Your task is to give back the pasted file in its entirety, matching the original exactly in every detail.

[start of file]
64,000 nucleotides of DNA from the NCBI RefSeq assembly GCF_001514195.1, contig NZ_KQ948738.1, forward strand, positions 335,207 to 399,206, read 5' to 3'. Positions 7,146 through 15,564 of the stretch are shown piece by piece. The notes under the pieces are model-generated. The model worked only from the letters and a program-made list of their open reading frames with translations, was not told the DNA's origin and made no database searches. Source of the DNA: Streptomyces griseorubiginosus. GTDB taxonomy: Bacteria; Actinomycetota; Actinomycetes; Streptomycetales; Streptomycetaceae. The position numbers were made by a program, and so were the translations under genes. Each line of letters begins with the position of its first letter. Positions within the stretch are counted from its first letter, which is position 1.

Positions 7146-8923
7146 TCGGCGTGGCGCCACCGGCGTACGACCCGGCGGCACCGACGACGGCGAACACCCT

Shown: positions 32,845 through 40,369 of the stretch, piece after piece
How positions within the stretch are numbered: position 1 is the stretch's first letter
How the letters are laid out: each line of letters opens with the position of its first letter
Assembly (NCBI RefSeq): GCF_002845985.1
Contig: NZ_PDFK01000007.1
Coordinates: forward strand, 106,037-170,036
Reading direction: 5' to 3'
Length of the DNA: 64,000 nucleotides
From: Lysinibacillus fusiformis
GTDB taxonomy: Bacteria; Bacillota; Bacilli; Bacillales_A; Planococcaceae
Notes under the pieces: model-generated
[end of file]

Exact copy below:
64,000 nucleotides of DNA from the NCBI RefSeq assembly GCF_001514195.1, contig NZ_KQ948738.1, forward strand, positions 335,207 to 399,206, read 5' to 3'. Positions 7,146 through 15,564 of the stretch are shown piece by piece. The notes under the pieces are model-generated. The model worked only from the letters and a program-made list of their open reading frames with translations, was not told the DNA's origin and made no database searches. Source of the DNA: Streptomyces griseorubiginosus. GTDB taxonomy: Bacteria; Actinomycetota; Actinomycetes; Streptomycetales; Streptomycetaceae. The position numbers were made by a program, and so were the translations under genes. Each line of letters begins with the position of its first letter. Positions within the stretch are counted from its first letter, which is position 1.

Positions 7146-8923
7146 TCGGCGTGGCGCCACCGGCGTACGACCCGGCGGCACCGACGACGGCGAACACCCT

Shown: positions 32,845 through 40,369 of the stretch, piece after piece
How positions within the stretch are numbered: position 1 is the stretch's first letter
How the letters are laid out: each line of letters opens with the position of its first letter
Assembly (NCBI RefSeq): GCF_002845985.1
Contig: NZ_PDFK01000007.1
Coordinates: forward strand, 106,037-170,036
Reading direction: 5' to 3'
Length of the DNA: 64,000 nucleotides
From: Lysinibacillus fusiformis
GTDB taxonomy: Bacteria; Bacillota; Bacilli; Bacillales_A; Planococcaceae
Notes under the pieces: model-generated